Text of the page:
Retirement Hobbies

Retirement Hobbies

Long gone are the days where a stereotypical image of retired folk was one of them not getting up to much beyond a spot of light gardening and perhaps, a game of bowls. These days, many retired people are so active in pursuit of all manner of activities that they often put the younger generations to shame.

One thing that hasn’t changed, however, is that people who are about to retire will often be spending time thinking about how they want to fill all the additional free time made available to them by not having to go out to work anymore and what they want to achieve out of this stage of their life.

Hobbies are Good for Your Health in Retirement

Quite often, the people who get the most from their hobbies in retirement are those who have started pursuing their chosen hobbies earlier in life. However, that’s not to say you can’t start something new. It may well be that you’ve long held a passion to try out a new sport, activity or pastime and have simply not found the time to do it whilst you’ve been working. But, whether you’re experienced or a novice, one thing that is certainly true is that retirees who pursue one or more hobbies of some kind or other are less likely to suffer from physical health problems or emotional problems such as depression and the more active the hobby, the greater the chance of living a fuller, healthier and longer life.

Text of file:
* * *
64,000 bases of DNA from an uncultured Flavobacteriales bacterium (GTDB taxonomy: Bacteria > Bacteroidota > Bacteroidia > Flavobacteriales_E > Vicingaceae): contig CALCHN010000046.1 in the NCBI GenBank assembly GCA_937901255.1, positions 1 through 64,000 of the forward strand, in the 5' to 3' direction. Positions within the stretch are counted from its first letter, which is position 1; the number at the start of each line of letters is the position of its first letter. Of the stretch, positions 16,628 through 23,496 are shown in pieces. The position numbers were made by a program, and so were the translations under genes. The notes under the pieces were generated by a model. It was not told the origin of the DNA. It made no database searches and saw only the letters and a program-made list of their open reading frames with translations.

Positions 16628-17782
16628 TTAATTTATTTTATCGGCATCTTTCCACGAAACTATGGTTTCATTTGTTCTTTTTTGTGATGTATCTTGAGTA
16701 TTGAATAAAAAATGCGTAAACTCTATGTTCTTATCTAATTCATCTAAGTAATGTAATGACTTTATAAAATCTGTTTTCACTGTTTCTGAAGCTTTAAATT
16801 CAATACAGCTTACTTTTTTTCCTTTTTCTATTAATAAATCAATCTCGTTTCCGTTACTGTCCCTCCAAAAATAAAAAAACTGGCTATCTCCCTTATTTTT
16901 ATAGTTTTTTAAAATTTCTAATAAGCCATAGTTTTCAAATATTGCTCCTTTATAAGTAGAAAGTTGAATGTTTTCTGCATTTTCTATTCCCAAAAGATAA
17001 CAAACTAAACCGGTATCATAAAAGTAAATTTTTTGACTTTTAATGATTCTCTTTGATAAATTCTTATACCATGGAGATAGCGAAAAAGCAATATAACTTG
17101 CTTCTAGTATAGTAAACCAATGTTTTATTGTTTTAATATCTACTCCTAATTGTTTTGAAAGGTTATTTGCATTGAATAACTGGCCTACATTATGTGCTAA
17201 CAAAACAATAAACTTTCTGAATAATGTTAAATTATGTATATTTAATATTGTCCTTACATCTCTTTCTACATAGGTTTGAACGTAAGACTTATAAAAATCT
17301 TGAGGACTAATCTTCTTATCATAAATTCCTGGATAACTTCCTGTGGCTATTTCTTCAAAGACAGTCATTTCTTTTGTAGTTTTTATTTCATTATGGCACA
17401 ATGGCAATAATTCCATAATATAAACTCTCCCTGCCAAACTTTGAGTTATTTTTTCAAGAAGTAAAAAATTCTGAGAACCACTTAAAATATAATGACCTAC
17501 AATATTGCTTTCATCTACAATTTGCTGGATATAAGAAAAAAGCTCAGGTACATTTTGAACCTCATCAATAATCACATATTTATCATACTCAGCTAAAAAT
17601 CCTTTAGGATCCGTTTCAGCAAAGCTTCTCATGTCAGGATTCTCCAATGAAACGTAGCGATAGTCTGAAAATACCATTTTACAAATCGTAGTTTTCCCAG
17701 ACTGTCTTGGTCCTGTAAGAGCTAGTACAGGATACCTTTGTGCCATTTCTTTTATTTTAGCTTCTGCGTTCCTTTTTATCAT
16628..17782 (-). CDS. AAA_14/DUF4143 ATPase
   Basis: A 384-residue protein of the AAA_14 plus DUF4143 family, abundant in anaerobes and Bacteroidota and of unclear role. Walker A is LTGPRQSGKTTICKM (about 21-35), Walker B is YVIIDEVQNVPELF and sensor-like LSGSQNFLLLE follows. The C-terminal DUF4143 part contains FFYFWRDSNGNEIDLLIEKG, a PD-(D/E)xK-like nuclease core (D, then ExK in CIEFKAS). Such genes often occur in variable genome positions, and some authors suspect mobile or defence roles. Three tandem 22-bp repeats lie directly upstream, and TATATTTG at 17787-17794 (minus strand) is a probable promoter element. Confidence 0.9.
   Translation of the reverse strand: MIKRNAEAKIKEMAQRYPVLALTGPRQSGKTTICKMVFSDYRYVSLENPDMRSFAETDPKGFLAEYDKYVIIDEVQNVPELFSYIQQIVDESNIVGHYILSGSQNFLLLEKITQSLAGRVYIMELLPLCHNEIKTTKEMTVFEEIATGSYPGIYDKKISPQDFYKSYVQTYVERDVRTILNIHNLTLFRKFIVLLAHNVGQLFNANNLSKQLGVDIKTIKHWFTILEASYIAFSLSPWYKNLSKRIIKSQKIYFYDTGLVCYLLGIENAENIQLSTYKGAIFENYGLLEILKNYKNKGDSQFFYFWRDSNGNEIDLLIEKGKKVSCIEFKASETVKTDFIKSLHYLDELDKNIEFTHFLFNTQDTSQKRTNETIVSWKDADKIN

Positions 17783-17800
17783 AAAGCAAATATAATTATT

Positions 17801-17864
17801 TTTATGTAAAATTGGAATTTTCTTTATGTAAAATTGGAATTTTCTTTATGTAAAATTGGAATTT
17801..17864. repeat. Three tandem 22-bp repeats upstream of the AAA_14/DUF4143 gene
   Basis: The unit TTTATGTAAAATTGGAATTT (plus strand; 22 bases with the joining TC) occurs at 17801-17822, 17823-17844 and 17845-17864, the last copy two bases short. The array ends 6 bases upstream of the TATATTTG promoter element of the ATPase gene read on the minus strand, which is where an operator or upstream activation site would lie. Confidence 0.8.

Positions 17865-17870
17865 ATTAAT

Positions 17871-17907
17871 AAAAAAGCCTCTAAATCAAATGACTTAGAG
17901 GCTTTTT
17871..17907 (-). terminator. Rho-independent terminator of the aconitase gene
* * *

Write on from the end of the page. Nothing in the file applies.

Choosing a Hobby

If you’ve yet to identify how you might want to spend your time once you’ve retired, there are a number of questions you can ask yourself to narrow down your choices. And, whilst there may be some hobbies which you can do solo, e.g. reading, photography etc., you will reap even greater benefits if you choose to participate in one or more group activities as well as this will help to keep you socially active and your mind more stimulated which can often be a problem when you lose the daily social camaraderie provided by the working environment.

You should begin by asking yourself what sort of interests and activities inspire and motivate you. Find out if there are any groups in your local area you can join or, if there aren’t any, you might think about seeing how you can start one up yourself. Ask yourself whether you’re truly physically capable of performing your chosen activity and what you hope to learn by doing it. Remember also that certain hobbies cost far more to pursue than others so ensure that your choice is manageable within your new financial budget balanced against household bills and everyday costs which you’ll still be incurring after you retire.

Mental Stimulation as Well as Physical

Whilst remaining or becoming physically active will be an important part of your ability to keep in shape and to stay in good health throughout your retirement, it’s important you don’t neglect the mental side. Quiz nights down at your local pub or community centre or pitting your wits against the contestants on TV shows or simply doing the daily crossword in your newspaper will all help to keep the ‘grey matter’ ticking over. Furthermore, mental stimulation has been scientifically proven to delay the onset of medical conditions such as Alzheimer’s disease, for example.

A Healthy Balance

In general, retirement frees up your time to enjoy it in whichever way you choose. A great way to enjoy this time is to fill it with hobbies which are a mixture of solo and group activities both with people who are long established friends and others who are simply ‘friends you’ve yet to meet’.

And, remember, people that plan an active retirement tend to live longer, happier, healthier lives and are more fun to be around than those who simply do nothing and have no plans at all.

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